Comics Give Back: Comedy Central's Night of Too Many Stars

Last night, Comedy Central hosted the second Night of Too Many Stars: An Overbooked Concert for Autism Education benefit. The benefit was organized by Saturday Night Live writer and cartoonist (and hand inside Triumph the Insult Comic Dog) Robert Smigel, whose son is autistic. The funds raised will go to the advocacy group Autism Speaks.

Although there were a few awkward moments (the celebrities participating in the opening number clearly didn't have much time to rehearse, and the most awkward line possible was given to Rosie O'Donnell), the celebrities generally did a charming job of poking fun at themselves. In fact, Comedy Central managed to pull off quite a trick, staging an event that was simultaneously a fundraiser and a parody of fundraisers. (Don't believe me? Donors who coughed up $100 got an "Anonymous Donor" ski mask. Hee.)

Night of Too Many Stars may have touched on the perfect format for a benefit show. As we saw last week on Idol Gives Back, it is impossible to do one of these shows without at least one painfully awkward moment. If the show is peppered with intentional awkwardness (the White Castle guy's death grip on Tina Fey's boob comes to mind), why, nobody will even notice any actual awkwardness.

As host, Jon Stewart was more in Daily Show mode than Oscar mode, wrangling everybody from Steve Carell (via satellite) to Senator Chris Dodd. The impressive roster of celebrities was a who's who of who is funny right now, including Tina Fey, Will Ferrell, Amy Poehler, and Chris Rock, and also included surprise appearances from Larry David and Adam Sandler. David did a phone bank bit with Jack McBrayer that I'm sure anyone who's ever volunteered during a PBS pledge drive particularly enjoyed.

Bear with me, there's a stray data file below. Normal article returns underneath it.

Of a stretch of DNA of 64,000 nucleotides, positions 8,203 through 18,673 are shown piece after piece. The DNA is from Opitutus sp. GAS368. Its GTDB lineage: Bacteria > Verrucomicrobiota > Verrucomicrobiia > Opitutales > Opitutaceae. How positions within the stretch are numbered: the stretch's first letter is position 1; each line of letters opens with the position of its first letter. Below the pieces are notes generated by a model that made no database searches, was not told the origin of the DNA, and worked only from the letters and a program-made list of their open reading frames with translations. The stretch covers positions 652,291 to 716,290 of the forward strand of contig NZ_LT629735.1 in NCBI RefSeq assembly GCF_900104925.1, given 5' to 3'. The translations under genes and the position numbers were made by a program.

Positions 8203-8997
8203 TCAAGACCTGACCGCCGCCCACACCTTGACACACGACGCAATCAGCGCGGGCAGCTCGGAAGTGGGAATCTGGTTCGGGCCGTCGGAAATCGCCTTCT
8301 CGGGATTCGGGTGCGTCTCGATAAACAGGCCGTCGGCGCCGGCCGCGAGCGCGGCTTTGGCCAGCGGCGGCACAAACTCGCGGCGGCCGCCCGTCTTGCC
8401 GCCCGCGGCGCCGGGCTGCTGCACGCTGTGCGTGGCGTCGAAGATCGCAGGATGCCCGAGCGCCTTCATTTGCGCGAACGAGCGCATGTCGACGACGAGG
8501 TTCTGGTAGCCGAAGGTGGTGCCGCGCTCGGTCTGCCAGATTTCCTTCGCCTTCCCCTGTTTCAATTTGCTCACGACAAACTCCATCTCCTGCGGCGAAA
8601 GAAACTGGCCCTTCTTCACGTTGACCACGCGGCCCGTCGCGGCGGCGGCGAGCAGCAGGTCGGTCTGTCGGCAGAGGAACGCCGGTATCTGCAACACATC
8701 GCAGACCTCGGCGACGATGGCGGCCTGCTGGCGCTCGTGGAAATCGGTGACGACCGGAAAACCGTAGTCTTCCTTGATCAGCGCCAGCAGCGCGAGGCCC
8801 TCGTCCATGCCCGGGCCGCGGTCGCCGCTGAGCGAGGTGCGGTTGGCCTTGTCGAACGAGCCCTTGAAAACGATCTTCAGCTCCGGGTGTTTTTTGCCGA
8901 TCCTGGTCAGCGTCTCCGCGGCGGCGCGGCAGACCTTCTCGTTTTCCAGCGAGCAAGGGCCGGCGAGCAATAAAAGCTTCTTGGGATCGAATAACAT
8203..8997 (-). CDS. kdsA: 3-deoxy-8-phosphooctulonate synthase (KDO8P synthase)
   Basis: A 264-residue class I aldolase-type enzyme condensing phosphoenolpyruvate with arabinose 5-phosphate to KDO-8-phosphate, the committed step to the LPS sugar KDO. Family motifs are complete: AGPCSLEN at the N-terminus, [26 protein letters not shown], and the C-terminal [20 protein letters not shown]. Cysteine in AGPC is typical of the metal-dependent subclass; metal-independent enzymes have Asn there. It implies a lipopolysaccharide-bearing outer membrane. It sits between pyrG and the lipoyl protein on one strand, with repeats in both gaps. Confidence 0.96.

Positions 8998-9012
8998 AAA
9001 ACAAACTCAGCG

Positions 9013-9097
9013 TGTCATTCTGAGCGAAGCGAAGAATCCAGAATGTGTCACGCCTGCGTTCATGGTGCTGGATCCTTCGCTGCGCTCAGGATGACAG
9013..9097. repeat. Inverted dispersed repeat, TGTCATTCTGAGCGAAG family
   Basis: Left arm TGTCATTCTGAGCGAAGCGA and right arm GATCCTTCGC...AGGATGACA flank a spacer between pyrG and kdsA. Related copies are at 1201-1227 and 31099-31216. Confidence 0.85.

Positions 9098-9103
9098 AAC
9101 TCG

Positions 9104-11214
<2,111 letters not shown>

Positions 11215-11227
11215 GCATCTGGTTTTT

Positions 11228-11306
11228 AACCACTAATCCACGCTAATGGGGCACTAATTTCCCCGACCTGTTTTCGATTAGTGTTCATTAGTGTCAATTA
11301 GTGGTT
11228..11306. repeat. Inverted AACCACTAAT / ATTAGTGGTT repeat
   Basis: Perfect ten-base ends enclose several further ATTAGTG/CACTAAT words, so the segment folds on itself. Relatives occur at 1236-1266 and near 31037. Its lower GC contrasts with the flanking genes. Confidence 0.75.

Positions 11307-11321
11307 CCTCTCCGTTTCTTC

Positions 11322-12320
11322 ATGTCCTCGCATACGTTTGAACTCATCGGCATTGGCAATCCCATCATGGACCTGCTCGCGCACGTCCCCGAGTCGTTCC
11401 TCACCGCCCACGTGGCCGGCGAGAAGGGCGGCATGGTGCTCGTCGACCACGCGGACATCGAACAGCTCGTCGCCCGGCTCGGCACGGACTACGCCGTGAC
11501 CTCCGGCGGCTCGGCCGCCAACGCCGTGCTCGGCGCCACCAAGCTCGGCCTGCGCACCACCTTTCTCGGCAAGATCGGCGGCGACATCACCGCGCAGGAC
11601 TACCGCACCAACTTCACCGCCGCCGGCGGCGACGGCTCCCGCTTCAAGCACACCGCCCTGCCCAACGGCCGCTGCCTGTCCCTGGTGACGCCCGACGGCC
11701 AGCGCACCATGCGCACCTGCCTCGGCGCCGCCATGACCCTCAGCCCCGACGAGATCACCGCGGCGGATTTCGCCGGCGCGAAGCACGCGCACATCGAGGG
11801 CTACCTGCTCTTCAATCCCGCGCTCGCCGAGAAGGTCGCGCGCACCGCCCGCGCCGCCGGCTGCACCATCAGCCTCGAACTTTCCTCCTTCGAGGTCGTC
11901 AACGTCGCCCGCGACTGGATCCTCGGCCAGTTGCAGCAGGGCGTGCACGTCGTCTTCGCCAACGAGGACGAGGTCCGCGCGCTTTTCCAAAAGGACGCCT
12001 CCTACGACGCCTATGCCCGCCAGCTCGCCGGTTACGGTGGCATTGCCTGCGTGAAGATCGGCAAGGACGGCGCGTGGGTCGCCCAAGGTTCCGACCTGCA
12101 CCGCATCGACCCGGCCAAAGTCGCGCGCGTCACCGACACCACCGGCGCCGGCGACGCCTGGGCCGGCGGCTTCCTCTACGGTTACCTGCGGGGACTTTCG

Maybe it's me, but it seems like Comedy Central has been on a roll lately. The Daily Show and The Colbert Report have both been at the top of their game since returning after the writers' strike. Lewis Black's new show, The Root of All Evil, which features stand-up comics in debates such as whether high school or American Idol are more evil, is hilarious. The topical, self-effacing humor that characterized the Night of Too Many Stars fits right in. An entertaining evening to benefit a good cause? What a concept! Who needs Brad Pitt, anyway?

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Amy Kane spends as much quality time with her television as possible, when she's not busy at her day job as a cube dweller.